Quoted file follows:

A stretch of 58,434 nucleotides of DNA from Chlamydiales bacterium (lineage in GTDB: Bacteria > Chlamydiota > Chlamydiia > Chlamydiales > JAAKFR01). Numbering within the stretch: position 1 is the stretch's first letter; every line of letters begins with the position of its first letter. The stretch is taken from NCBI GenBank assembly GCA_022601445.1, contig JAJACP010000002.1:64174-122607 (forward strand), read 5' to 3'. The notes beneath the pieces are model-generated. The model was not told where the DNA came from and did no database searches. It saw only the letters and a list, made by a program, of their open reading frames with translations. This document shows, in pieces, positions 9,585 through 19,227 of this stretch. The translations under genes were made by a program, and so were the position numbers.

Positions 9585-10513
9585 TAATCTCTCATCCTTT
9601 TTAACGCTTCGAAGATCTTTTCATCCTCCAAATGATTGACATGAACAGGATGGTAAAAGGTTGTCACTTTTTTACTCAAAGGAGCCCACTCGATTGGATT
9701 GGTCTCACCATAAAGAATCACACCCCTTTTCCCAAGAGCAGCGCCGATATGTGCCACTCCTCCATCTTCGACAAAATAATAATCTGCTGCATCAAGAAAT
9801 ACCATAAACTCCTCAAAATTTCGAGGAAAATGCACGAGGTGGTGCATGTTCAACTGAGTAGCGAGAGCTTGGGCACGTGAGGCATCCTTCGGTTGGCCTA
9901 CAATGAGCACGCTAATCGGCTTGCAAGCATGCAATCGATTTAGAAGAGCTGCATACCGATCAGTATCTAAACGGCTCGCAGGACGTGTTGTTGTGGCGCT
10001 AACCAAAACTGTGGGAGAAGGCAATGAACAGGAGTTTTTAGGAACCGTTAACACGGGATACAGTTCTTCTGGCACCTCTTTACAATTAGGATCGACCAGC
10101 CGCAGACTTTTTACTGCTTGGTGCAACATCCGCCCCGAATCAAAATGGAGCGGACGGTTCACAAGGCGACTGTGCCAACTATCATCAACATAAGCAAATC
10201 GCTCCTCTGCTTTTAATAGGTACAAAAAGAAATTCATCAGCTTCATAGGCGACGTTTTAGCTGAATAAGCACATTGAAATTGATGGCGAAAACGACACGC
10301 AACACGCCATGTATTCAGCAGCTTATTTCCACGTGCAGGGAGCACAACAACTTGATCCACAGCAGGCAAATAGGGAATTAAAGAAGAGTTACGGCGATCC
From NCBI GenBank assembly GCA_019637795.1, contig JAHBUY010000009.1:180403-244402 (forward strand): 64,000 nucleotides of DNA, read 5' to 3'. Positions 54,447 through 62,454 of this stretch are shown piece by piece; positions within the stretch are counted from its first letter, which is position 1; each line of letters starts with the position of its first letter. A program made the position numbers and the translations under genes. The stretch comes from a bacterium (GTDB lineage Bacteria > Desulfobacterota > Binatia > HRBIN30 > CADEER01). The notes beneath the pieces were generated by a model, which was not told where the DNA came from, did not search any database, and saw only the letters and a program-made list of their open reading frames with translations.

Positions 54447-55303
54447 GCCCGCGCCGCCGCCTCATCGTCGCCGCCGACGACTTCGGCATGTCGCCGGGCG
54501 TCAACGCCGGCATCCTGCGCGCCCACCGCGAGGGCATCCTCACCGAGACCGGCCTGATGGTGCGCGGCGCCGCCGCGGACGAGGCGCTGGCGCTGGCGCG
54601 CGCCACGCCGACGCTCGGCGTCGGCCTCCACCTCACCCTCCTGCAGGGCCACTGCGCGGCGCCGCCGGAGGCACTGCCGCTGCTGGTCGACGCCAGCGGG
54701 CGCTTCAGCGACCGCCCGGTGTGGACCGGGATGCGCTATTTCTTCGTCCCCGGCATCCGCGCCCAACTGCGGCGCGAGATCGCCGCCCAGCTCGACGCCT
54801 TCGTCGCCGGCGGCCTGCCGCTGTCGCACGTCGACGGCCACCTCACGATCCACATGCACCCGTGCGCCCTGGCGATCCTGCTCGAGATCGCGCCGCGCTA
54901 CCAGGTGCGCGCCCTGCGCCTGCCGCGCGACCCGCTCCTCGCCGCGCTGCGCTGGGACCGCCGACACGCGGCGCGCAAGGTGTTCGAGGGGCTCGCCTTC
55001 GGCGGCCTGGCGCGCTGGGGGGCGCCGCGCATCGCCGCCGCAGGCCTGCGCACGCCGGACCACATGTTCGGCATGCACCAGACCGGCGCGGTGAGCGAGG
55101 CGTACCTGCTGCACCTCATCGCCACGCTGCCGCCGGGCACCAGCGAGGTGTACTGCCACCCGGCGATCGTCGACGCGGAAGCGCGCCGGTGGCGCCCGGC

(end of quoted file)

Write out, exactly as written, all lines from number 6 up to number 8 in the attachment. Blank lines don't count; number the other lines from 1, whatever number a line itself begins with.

9801 ACCATAAACTCCTCAAAATTTCGAGGAAAATGCACGAGGTGGTGCATGTTCAACTGAGTAGCGAGAGCTTGGGCACGTGAGGCATCCTTCGGTTGGCCTA
9901 CAATGAGCACGCTAATCGGCTTGCAAGCATGCAATCGATTTAGAAGAGCTGCATACCGATCAGTATCTAAACGGCTCGCAGGACGTGTTGTTGTGGCGCT
10001 AACCAAAACTGTGGGAGAAGGCAATGAACAGGAGTTTTTAGGAACCGTTAACACGGGATACAGTTCTTCTGGCACCTCTTTACAATTAGGATCGACCAGC